Latest essay by Tocqueville Gold Fund''s John Hathaway


9:11p ET Wednesday, October 30, 2002

Dear Friend of GATA and Gold:

Let's not forget to rank the New York
Post's John Crudele up there with Thom
Calandra of and
the few other mainstream journalists
who dare to tell what is really happening
in the world economy. Crudele's column
in yesterday's Post is devastating, in
three parts, and is appended here.

CHRIS POWELL, Secretary/Treasurer
Gold Anti-Trust Action Committee Inc.



By John Crudele
New York Post
Tuesday, October 29, 2002

Are financial institutions too big to

Back in the 1980s, investors in struggling
banks like Continental Illinois had their
concerns eased by the fact that these
institutions were considered "too big to

Translated, that meant Washington had no
choice but to bail banks out whenever they
got into trouble.

Let me now introduce the concept of "too big
to prosecute." Not only banks this time, but
also securities firms.

There have been a lot of investigations and
legal action recently against wayward
brokerage outfits. But in case you haven't
noticed, they are almost all civil suits,
which at best would result in hefty fines.

To untrained eyes -- which once included mine
-- the prosecutors seemed to be trying to hit
the brokerages where it hurts: in the wallet.
Merrill Lynch, for instance, paid a big fine,
looked contrite and went about its business.

But experts tell me there's another thing at
work here.

A former federal prosecutor I know calls the
latest wave of get-Wall Street actions "trial
by publicity." It could also be called

And, oddly enough, both the prosecutors and
the brokers would probably much rather have
it this way than face off in criminal court.

"I'm not at all surprised prosecutors aren't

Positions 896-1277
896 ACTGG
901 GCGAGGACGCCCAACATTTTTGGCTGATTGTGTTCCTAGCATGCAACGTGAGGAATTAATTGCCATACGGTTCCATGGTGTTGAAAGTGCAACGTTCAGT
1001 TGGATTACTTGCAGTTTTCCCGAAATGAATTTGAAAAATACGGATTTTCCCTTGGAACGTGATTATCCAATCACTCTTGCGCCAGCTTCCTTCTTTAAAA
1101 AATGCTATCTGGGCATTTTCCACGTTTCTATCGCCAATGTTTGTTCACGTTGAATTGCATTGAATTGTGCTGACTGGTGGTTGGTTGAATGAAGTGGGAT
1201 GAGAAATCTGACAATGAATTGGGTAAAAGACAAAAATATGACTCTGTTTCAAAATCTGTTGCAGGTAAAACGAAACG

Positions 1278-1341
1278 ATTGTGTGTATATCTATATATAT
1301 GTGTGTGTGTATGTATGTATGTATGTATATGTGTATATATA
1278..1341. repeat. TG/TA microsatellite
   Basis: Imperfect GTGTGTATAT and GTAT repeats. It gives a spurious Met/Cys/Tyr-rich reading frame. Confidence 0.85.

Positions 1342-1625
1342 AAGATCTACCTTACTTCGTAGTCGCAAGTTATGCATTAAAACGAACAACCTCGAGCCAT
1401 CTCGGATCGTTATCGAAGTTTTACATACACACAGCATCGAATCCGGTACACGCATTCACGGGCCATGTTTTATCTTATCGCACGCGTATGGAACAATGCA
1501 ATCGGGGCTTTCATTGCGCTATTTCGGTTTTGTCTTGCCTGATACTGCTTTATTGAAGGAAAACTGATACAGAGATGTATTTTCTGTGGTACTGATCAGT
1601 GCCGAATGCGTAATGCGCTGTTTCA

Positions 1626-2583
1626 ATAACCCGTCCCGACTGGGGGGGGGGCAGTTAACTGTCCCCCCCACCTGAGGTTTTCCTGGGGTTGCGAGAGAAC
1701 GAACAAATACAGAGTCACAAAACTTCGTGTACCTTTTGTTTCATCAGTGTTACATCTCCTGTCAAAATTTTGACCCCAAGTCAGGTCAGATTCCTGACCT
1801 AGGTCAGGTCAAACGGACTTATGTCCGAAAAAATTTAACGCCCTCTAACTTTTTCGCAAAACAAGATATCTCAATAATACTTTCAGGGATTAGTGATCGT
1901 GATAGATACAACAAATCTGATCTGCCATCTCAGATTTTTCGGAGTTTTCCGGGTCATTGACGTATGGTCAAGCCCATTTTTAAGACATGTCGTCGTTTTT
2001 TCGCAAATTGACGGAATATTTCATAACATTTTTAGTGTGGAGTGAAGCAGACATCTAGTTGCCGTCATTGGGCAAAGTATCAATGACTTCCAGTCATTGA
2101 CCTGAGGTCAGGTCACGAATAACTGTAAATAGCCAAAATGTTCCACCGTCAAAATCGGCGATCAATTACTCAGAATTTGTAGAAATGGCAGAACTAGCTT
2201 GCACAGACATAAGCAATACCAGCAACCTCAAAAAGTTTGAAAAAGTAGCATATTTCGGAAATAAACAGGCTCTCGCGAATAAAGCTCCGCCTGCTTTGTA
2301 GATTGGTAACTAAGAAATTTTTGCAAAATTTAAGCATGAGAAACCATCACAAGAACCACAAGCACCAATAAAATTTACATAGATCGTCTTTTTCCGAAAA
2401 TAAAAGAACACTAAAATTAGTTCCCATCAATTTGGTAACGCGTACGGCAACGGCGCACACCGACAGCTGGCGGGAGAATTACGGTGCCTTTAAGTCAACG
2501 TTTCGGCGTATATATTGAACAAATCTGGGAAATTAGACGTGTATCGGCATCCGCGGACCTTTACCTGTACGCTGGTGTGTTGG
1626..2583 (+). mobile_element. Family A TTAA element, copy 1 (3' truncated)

going to chase after the big brokerage firms
anymore," says my prosecutor friend. "The
idea is that if you indicted someone like
Citigroup, you could begin a process that
ends in the unemployment of 100,000 people."

Just look at Arthur Andersen. Gone, along
with thousands of jobs.

And prosecutors probably give no small weight
to their own ambitions.

If Eliot Spitzer plans to graduate from being
New York State Attorney General to some
higher office he's going to need the support
of the financial community.

Being credited with destroying thousands of
jobs won't enhance his resume.

Here's how prosecution probably would work.

If criminal charges were filed against a
brokerage firm, it would almost certainly be
shunned by states that need investment
banking help. A criminal complaint against
these firms could, in essence, put them out
of business.

And while states such as New York may want
the stock criminals of the 1990s punished, it
would be politically and economically unwise
to shut them down altogether.

So, "too big to criminally prosecute" seems
to be the order of the day.

Alas, there is always one party that doesn't
play. Utah is threatening Goldman Sachs with
a criminal action.

If that idea proceeds, the fallout could be

* * *

Why is the Federal Reserve already leaking
the fact that it will cut interest rates? And
why doesn't the stock market seem to care?

The answer to the first is that the Fed is
probably very worried that the U.S. economy
doesn't seem to be doing much. But even
worse, consumers - representing 80 percent of
the economy - are getting tight-fisted at a
time of year that is crucial to retailers.

The Fed might not want to wait until next
week's policy meeting to let its intentions
be known. So it put the word out yesterday
through its usual leak to the Washington

There may be another reason for the leak.

Because of next week's congressional
elections, the Fed has pretty much been boxed
in. An unusual cut between meetings might be
considered beneficial to the Republicans.

Typically, no matter which party is in the
White House, the Fed remains inactive between
September and Election Day.

Why didn't the market care about yesterday's

Because after 11 rate cuts, the magic of
cheap money has faded.

Time repairs the damage done by bursting
bubbles. And enough time hasn't yet passed.

* * *

When is the American Association of Retired
Persons going to support its members by
poking a hole in the government's cost of
living figures?

Washington says inflation was just 1.4
percent last year, which gives Social
Security retirees a $14-a-month hike -- the
lowest increase in four years.

The government makes shoddy and dishonest
assumptions and adjustments to its numbers to
keep its costs to retirees low.

And the AARP continues to say nothing.